In my last post (the Simpsons Detector) I've used Keras as my deep-learning package to train and run CNN models. Since Keras is just an API on top of TensorFlow I wanted to play with the underlying layer and therefore implemented image-style-transfer with TF.

Image-style-transfer requires calculation of VGG19's output on the given images and since I was familiar with the nice API of Keras and keras.applications, I expected that to work easily.

Well, that's not quite the case... While I could 'get things to work', I was always confused by inconsistent behavior, weird occasional errors and messy graphs that made me shamefully admit that I don't really understand what's going on.

After spending some time on that, here are 4 tips that I think will make your life easier if you plan to use Keras pretrained models in your TensorFlow graphs. I also created my own wrapper to VGG19 to demonstrate that. Feel free to use as it is or adjust to your needs.

## Keras Pretrained Models

Keras comes with some built-in models that implement famous widely-used applications with
their pretrained weights (on common datasets). This allows you to get results pretty fast and easy:

The first section in this notebook runs this code on a sample image I took a couple of years ago in New-Zealand. I'm using the mean() of the activation map on the last VGG19 layer as a hash for the calculation results. We'll compare that later with a second more TF-ish implementation.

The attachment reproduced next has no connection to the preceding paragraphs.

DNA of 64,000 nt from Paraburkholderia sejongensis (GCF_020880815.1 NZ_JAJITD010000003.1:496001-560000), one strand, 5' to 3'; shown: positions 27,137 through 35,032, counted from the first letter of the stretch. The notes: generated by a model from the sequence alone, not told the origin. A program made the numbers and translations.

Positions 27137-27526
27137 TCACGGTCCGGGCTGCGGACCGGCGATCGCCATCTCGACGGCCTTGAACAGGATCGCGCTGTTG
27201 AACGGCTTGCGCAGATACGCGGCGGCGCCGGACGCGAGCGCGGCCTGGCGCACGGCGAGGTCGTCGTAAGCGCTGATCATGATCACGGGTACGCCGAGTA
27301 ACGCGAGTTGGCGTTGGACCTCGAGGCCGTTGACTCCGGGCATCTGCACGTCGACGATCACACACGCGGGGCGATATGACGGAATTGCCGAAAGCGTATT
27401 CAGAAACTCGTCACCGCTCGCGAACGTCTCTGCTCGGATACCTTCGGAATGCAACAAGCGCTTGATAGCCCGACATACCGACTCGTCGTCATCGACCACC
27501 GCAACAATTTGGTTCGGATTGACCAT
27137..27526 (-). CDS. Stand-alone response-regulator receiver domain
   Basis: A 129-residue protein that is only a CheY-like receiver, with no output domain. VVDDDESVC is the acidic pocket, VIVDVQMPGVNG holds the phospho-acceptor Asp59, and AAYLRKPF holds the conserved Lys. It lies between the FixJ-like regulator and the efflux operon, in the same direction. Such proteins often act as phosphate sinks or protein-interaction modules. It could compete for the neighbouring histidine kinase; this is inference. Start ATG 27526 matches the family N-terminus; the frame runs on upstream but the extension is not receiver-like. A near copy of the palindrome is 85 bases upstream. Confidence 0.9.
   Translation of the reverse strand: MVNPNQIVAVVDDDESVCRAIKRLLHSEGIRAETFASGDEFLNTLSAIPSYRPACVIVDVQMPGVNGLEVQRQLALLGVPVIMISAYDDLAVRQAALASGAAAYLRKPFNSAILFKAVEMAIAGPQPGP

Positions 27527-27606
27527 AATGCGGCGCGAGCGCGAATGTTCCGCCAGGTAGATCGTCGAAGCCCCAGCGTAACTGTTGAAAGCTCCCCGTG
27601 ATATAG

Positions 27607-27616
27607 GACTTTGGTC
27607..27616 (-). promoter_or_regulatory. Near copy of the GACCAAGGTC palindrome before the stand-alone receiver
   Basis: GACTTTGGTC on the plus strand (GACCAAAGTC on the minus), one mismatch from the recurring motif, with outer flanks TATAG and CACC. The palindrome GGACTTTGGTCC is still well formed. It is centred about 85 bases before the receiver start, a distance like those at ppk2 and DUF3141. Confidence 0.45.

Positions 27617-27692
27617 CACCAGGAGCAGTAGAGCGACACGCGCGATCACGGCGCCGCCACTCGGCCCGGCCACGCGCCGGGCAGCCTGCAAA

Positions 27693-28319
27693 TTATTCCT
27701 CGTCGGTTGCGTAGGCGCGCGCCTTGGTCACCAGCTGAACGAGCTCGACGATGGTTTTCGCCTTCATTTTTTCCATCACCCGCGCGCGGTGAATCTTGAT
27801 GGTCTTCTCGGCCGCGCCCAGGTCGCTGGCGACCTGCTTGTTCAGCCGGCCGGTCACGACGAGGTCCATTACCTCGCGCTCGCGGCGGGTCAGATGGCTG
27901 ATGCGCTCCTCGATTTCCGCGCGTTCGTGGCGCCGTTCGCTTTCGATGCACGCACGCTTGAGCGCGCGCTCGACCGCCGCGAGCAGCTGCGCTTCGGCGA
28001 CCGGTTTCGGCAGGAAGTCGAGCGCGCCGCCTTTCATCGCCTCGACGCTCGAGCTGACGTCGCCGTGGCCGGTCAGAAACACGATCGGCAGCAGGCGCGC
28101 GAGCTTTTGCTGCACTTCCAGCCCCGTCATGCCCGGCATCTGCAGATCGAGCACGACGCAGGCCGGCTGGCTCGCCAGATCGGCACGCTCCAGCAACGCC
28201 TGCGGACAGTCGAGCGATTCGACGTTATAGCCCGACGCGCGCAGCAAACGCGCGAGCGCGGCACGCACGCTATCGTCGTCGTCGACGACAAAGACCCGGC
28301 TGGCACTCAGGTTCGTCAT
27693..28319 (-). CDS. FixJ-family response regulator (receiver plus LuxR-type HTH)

## Problems With Keras-TensorFlow Integration

Why would I even want to take a model from one package and run it in another? I guess there could be many reasons for that, including some psychotic disorders, but my use-case is much simpler - I wanted to implement an image-style-transfer model and for that I needed to compute VGG19 outputs on 3 images. The model I needed is not a straight-forward fit/predict model, so I can't build it with Keras only, but on the other hand, I don't really want to start building in TF the full network of VGG and having to deal with loading weights.

I was naive at first, and expected something similar to the functional API of Keras to just work.
THIS DOESN'T WORK:

There are a few problems with this code but most eye-catching one is the fact that the mean() of the activation map is not the same like in the 'pure' Keras code from before.

Here are the obvious and hidden problems with just 'plain-integrating' Keras models into TensorFlow code:

### 1. Using the model in a new session

Apparently, as anyone would notice after the first couple of minutes of playing with this code, after we create the VGG model, we can't use it in a different session (like in with tf.Session() as sess: ...). Here is a code to demonstrate that:

It's pretty common to create a graph once and run it in many sessions, but here, even with a simple use-case we get a weird error. When Keras loads our model with pretrained weights, it actually runs an tf.assign operation to set the values to all the weights in the graph. Once we use a new session, this initialization is gone and TensorFlow is left with uninitialized nodes.

A possible solution would be to create the model in the same session that we're using it in (or pass a reference to that session), but that is not always possible. Another solution is to use model.load_weights(...) in the new session.